A semester in a new country is a weird amount of time. It’s definitely beyond a vacation, but is four months really enough time to say you lived there? How much time do you spend being a tourist and acclimating to a new life? Will you ever get used to the weird things these foreigners (wait, locals?!) do? Well, in short, the answer to all of these is ‘yes.’ (Except that middle question, because it’s not a yes-or-no question, to which I say: It’s up to you!)
I’m just about ready to head back to the States after a semester in London, England, and these last few weeks have been strange. I’m finding myself saying things like ‘wow, look at all these tourists,’ and people actually come up to me on the train platform to ask me how to get somewhere as if I’m a London local. And here’s the kicker: I know the answer! Without having to check the map! If you asked me five or six months ago if I thought I’d ever be able to confidently find my way around London, know the ins and outs of different parts of the city, or start calling elevators ‘lifts,’ I might have laughed in your face. I’m so American it’s not even funny — or so I thought.
The truth is, it’s not that hard to adapt to a new city. Granted, London is far different than some other popular study abroad countries, namely in that we speak the same language (I’m so cultured, I know), but moving to a new city, country, continent can be scary no matter where you go, and before I arrived, I would have loved the reassurance of knowing that I would feel like a native in no time.
So, here I am, giving you some advice on how to speed up the process of feeling like a London local:
Don’t let people make fun of you for being a tourist.
You’ll get snide comments from London locals when you unknowingly stop in the middle of a busy walkway because you’re trying to figure out where to go, and passers-by may snicker when they see you take a photo of something they pass on their way to work every day, but brush it off. Being the ultimate tourist my first few weeks (yes, weeks) is entirely the reason I know what I’m doing a few months later. I was traveling to the weirdest parts of the city for ice cream shops I saw on BuzzFeed Video and walking down random streets to find filming locations from my favorite movies — and along the way, I was subconsciously memorizing where I was going. So be a tourist, and be proud. (Just maybe research how to be the least annoying as possible, just in case.) Which brings me to my next point…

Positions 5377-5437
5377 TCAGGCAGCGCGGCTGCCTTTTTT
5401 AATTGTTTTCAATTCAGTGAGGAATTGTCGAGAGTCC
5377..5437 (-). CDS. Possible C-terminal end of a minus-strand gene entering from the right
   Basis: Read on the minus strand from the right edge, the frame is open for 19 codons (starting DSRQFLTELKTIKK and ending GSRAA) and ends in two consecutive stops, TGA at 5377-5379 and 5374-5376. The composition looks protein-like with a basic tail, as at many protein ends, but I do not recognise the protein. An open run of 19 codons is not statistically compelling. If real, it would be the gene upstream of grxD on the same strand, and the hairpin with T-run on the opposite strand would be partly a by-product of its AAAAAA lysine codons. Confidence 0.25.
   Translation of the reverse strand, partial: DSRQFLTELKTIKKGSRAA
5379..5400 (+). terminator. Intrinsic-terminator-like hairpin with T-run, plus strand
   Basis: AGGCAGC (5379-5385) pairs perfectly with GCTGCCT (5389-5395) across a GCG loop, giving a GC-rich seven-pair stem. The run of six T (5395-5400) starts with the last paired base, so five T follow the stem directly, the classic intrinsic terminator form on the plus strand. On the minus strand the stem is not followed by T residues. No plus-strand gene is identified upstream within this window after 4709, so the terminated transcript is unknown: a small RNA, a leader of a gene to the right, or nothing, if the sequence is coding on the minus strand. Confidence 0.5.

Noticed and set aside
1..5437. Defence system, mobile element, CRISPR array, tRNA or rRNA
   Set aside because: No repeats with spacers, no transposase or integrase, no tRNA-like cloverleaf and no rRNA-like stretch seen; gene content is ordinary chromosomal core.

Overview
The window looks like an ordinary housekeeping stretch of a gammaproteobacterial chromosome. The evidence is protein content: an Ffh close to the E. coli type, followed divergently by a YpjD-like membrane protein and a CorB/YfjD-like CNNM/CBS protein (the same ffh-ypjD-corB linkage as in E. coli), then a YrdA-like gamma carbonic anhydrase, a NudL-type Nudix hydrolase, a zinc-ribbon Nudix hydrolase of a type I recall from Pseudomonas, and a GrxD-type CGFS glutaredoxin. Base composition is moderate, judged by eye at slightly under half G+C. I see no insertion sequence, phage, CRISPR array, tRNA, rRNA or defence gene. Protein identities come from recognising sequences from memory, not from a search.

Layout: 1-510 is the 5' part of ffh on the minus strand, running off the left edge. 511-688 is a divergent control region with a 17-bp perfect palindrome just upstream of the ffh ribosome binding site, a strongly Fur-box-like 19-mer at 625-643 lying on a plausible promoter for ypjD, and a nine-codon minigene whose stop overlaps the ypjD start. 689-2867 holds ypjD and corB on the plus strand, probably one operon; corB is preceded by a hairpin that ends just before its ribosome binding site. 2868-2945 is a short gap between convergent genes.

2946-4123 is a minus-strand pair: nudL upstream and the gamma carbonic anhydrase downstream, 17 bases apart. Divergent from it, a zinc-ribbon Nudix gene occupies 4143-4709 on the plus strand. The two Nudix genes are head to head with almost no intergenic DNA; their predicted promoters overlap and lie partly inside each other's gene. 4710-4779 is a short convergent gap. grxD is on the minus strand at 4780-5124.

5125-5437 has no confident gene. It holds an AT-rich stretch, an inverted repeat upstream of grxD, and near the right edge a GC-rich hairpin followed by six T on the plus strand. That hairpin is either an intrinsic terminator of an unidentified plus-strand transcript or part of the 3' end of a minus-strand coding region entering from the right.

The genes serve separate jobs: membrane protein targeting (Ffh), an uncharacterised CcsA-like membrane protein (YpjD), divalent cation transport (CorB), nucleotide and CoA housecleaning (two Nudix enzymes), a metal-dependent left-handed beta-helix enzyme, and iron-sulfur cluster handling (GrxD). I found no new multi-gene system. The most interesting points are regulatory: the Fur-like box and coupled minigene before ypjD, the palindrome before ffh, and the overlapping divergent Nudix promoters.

Make an effort to master the Tube (by yourself) as soon as possible.
I’ve heard it’s the most complicated underground transportation system in the world, but it’s definitely not that hard to figure out as a passenger (though I often silently commend whoever came up with it, because wow). Don’t get me wrong: The first few rides are kind of horrible, and my friend and I once sat on a bench on the platforms and just watched trains go by for an hour in an effort to figure out how the heck this system worked, but two days later, we were pros. And two months later, it’s like we were from London.
Pro tip: Download Citymapper your phone; it gives you the exact route to any destination by walking or taking the bus, Tube or Uber.
Research where you should stand and walk.
Yes, you read that correctly. If I’m being honest, I still don’t know what side of the sidewalk to walk on, but I just maneuver around other people and pretend like I know what I’m doing. If you walk with a purpose, no one will question you. But as for escalators and stairs, that’s one I do know, and I’m glad I do. In England (and maybe elsewhere in Europe?), you stand on the right side of the escalator if you’re not walking up. This is so people on the left can, and you won’t be in their way. I know, I know: People walking up an escalator? What is this nonsense? But it’s true. And just to make it even more confusing, you have to walk up stairs on the left side. A lot of the time you’ll find that no one cares and everyone just walks wherever, but even if you’re one of 100 people walking up on the right side, a London local coming down will somehow pinpoint you as an American and tell you off for not knowing what to do. I’ve actually been told to go back to my own country before. Because I went up the wrong side of the stairs in the Tube station. Silently. Along with all the other people I was just on the Tube with. London is weird, guys.
Learn the language.
We may all speak English here, but there are some weird words and phrases you should know to avoid getting that look on your face. You know the one. To name a few:
- ‘Cheers’ can mean literally anything (thank you, sorry, no worries, okay, etc.)
- A ‘lift’ is an elevator
- ‘Pants’ are underwear (major lols have come about with this one)
You get the idea. There are tons of fun graphics on Pinterest to help you through this one. Also, bonus points if you don’t giggle like a little schoolgirl when the cute guy making your coffee calls you ‘love.’ That’s a dead giveaway.
Learn how to pronounce words.
Most of the time, words with ‘oucester’ sound like ‘oster’ and not like ‘ochester,’ like you (read: Americans) would think. My advice is to listen to the automated voice on the Tube say the stops. Plus it’s fun to hear an automated voice with a British accent anyway.
Obviously, there are lots of little tips here and there that you’ll pick up without even realizing. Feeling like a native will come naturally anyway, but these quick tips will speed up the process. With only four months in your study abroad location, that could make a world of a difference.